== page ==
A three-year plan proposed by private investment firm Yucaipa Cos. to rescue Georgia-based car hauler Allied Holdings from bankruptcy is getting the full backing of the International Brotherhood of Teamsters, which represents the carrier’s 3,300 drivers.
The Teamsters said Yucaipa’s plan would adopt economic concessions far less drastic than proposed by Allied’s present management, preserving driver pensions, healthcare, and welfare benefits with no changes to work rules or contract language. The proposal also calls for the appointment of a new board of directors and CEO on the effective date of the plan.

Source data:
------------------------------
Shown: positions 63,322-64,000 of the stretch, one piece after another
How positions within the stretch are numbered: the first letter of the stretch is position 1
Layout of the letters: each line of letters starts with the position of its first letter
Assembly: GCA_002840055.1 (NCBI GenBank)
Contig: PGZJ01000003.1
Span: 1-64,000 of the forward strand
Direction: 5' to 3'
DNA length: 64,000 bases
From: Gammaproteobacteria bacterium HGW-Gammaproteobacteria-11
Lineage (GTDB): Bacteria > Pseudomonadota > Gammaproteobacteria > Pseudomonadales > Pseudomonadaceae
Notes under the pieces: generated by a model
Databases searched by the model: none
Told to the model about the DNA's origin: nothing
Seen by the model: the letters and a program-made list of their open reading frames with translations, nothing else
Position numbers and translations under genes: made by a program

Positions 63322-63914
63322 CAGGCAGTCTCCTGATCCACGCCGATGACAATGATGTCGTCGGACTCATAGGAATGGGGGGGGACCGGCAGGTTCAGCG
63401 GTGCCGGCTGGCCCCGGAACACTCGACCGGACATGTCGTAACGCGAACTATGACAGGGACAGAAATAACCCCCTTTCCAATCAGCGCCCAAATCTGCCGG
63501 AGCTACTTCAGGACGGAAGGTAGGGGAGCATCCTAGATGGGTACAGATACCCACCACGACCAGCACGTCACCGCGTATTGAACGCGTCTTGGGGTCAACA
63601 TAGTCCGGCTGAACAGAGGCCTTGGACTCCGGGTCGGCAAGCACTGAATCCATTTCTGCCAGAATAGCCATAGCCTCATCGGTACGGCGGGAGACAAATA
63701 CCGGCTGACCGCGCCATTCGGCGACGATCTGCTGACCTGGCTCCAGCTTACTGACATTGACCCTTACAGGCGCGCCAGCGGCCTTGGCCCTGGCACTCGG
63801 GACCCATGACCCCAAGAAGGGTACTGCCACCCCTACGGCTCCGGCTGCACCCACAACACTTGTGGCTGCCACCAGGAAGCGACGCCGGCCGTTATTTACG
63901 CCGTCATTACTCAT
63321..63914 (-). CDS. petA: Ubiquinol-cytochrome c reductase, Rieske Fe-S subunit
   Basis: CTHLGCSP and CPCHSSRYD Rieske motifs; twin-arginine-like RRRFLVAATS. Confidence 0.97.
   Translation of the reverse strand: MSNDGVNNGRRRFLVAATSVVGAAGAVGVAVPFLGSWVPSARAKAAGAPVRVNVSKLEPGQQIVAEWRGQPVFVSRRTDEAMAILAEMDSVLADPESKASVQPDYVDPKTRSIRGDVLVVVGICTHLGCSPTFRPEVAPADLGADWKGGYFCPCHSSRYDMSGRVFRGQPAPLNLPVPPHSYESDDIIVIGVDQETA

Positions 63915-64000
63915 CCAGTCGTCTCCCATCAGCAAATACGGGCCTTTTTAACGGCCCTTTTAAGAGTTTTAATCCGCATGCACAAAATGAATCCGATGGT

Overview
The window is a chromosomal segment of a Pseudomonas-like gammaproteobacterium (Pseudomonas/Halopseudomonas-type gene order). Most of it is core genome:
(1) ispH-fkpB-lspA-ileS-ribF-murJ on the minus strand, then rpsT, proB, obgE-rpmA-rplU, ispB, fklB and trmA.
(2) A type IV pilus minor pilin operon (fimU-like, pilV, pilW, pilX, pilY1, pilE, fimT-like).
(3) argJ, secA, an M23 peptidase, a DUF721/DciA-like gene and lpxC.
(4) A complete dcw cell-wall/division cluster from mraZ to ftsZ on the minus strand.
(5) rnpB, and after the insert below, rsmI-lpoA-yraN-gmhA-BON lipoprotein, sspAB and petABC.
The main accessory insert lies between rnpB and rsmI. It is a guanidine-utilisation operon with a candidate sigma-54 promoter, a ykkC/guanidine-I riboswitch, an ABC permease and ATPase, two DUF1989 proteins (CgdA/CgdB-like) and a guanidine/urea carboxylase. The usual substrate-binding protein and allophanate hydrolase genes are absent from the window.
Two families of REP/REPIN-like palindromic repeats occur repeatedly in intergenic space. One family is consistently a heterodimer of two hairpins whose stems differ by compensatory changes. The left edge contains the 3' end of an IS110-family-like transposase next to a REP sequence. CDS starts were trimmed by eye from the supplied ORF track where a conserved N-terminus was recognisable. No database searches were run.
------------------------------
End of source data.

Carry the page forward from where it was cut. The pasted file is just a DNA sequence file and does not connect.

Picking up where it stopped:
On February 2, Allied filed a motion in bankruptcy court seeking to nullify the contract and asking for a reduction of $65 million per year for five years for a total of $325 million from its workers, the Teamsters said. By contrast, wage concessions in the Yucaipa plan would be 15% total over three years, not to exceed $35 million per year – with all of those funds used to purchase new equipment for Allied.
Yucaipa’s plan, which must first be approved by U.S. bankruptcy court as well as voted on by Allied’s Teamster drivers, would also return money to its drivers if its exceeds earnings targets and rejoins the National Master Automobile Transporters Agreement (NMATA) – the Teamster’s master contract covering all auto haulers.